a. the average LACAS student at the time of publishing
Things never change, and the sun never lets us see it setting. It starts from the left (if you position yourself on one of the red benches facing the stage, which we recommend you do) and makes its way across the turf covered ground that serves as a sanctuary for troubled minds, half full of circle theorems or organic chemistry or some physics formula beyond the grasp of those humanities kids — meaning, well, us — and, very rarely, for us humanities kids are a rare breed, a couplet from some Shakespearean sonnet. A personal favourite on this green plastic grass is the student rendition of Sonnet 18: ‘Shall I compare thee to a summer’s day?/ ‘Cause thou hast no class!’
Science students, usually the focus of these half-Elizabethan burns, can usually be found in the library menacingly chanting their formulas and definitions in hope that something, at least a fraction of what they’re saying out loud, will stick. The reference shelves are better used than fiction ones, which is a shame because they hold everything from George Orwell to James Patterson to Kamila Shamsie to maybe even some Jeff Kinney and his critically acclaimed Wimpy Kid classics. The white walls and white shelves and white tables, it has always seemed, were planted for a purpose: they were to be blank canvases. Ours. This was to be the backdrop for fond memories and friendly quips and the under-the-table passage of notes declaring undying love, (platonic love, of course. We know nothing other than the sort here. Trust us. It’s true enough to move some to tears — and it often has.) Against this white is where our memories would be made. Now, of course, some took this too literally and the tables bear Uniball ink stains, but that’s besides the point.
In only a year, this campus has become home. The A2s with their best of both worlds in Gulberg and JT will never admit it (and please do not ask them for the sake of your own wellbeing)— but they like it better here. The best times they’ve had isn’t, contrary to (un)popular belief, being hit by stray balls (the foot kind and cricket kind and ping pong kind), but being revered by their juniors for not reacting even when it was warranted. But then again, how much credit can you give a tired eighteen year old with seventeen college supplements due in a week? They don’t react; they hustle, a word which here means ‘lean against the textured walls that separate us from mediocrity and complete college essays that should’ve been completed weeks ago — all in between classes’. As 50 Cent eloquently put in God Gave Me Style, ‘A O.G. told me God’s favourites have a hard time / You out the hood, that’s good now stay on the grind’.
We carry on legacies — and the pain of the outgoing batch.
In an unusual trend, we humanities students are often found hanging around with our seniors more than our batch-mates, a fact that can only be understood if you bear in mind our love for History and All Things Old and Worn. We love them because we wish to hold up their legacy — but, like, you know, less problematic. We share these thoughts over cups of tea and bright packets of chips — in fact, most of these conversations stem from these packets of chips:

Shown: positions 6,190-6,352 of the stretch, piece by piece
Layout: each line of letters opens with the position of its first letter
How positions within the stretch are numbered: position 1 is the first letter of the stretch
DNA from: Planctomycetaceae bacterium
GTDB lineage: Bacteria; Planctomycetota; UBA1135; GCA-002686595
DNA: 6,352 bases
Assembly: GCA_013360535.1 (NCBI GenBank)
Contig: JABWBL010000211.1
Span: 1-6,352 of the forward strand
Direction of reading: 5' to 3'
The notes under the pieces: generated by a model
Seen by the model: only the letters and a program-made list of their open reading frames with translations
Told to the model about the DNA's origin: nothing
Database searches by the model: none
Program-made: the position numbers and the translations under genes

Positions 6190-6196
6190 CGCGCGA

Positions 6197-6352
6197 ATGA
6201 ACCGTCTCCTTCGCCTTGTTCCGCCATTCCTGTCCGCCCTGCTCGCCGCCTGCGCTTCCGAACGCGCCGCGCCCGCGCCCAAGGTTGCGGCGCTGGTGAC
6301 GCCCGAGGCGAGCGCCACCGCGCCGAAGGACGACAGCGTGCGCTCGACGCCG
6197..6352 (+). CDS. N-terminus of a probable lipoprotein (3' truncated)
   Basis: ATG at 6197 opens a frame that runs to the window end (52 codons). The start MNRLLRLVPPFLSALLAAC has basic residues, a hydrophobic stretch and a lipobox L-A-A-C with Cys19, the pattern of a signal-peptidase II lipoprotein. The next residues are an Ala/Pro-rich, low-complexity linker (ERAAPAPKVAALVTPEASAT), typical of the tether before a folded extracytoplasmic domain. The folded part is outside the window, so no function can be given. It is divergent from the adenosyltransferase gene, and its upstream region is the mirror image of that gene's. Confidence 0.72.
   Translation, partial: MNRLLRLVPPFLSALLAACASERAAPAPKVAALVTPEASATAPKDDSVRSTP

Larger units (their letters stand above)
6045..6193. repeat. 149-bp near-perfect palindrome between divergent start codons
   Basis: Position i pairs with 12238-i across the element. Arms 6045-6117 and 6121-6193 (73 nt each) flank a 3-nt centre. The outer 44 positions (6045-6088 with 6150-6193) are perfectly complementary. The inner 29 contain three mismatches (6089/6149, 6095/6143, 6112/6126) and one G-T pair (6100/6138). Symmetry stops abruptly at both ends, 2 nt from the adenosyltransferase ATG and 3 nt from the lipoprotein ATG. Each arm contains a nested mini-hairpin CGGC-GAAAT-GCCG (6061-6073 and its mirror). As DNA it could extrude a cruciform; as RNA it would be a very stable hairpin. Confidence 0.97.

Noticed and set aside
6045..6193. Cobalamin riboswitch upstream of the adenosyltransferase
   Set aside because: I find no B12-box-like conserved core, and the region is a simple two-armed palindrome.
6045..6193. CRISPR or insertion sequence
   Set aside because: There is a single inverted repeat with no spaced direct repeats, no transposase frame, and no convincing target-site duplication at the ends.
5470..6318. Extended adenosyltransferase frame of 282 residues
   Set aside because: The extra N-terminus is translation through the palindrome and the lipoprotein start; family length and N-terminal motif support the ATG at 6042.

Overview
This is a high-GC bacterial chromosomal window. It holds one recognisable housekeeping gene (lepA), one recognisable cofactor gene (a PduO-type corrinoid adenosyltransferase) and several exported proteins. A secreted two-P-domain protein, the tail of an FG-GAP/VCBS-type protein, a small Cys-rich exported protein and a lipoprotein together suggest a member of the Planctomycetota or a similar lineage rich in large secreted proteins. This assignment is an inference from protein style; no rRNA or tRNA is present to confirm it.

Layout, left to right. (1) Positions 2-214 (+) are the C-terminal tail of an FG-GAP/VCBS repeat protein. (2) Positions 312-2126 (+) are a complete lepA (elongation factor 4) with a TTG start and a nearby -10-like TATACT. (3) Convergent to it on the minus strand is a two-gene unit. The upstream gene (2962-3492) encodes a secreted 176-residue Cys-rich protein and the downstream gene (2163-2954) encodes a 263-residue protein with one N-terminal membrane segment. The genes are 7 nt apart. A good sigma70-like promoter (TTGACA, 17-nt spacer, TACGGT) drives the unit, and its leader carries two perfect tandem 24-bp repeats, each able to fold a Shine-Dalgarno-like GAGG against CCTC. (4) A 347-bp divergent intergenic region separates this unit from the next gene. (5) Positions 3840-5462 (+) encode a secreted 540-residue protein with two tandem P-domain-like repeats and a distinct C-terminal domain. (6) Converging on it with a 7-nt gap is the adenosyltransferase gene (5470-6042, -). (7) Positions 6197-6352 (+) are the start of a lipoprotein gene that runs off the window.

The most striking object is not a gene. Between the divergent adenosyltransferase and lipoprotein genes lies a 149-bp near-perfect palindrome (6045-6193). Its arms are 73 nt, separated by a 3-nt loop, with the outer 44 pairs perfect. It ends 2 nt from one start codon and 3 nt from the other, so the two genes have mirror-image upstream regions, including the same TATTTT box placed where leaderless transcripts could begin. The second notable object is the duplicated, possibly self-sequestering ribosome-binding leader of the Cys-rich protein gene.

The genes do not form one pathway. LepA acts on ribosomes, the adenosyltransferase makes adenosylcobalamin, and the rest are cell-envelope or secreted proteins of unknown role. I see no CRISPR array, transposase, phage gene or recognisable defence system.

‘Hey, have you tried this? Patakha Mirchi?’
‘Ah yes. Patakha Mirchi. This is the Louis XVI beheading of chip flavours. Back in our day…’
And so it goes. All against the backdrop of the indigenous JT. When you pit them against several science students and half the humanities herd and all their stiff skinned seniors, the former are, perhaps, the most interesting side of LACAS JT. Why, they give us nearly one third of our name. This group was, and our spread-out sources can confirm, the most excited during last winter when we caught a live barbecue stand for all our desi tikka needs. For us, it was like we caught the flu — annoying but unavoidable. For them, it was like actually catching fish in the Jhelum. Pleasantly surprising.
Amongst all the accumulated smoke and cold winds, they were happy. They still are. The indigenous JT also enjoy games of pool and cricket at eight in the morning and come to school especially for them, even though their classes start at eleven. They are seen either in school uniform or black shalwar kameez and a shawl with big watches, gelled hair, ‘sockless’ socks and car keys dangling out of their tight-fitted pants. JT is, after all, not a place, but a state of being.
We have our differences. Both stylistic ones and idealistic ones. We aren’t all the exact same like our next door neighbours: the boys don’t all have the same haircut and the same shoes and belts and the girls don’t have their hair dyed the same colour or even the same shades of lipstick. And that is precisely what makes us us. Top-down, we strive to achieve not uniformity; but excellence. The science kids experiment with genes. The annoying humanities and debates kids write poetry and make music and engage in abstract and political conversation enough to disorient adults — and we often have. The indigenous JT are unbelievably good at every sport that involves hitting things.
Despite our differences, at exactly eleven fifteen everyday, we all sit on the same green turf, hold the same styrofoam cups and feel the same sun on our backs.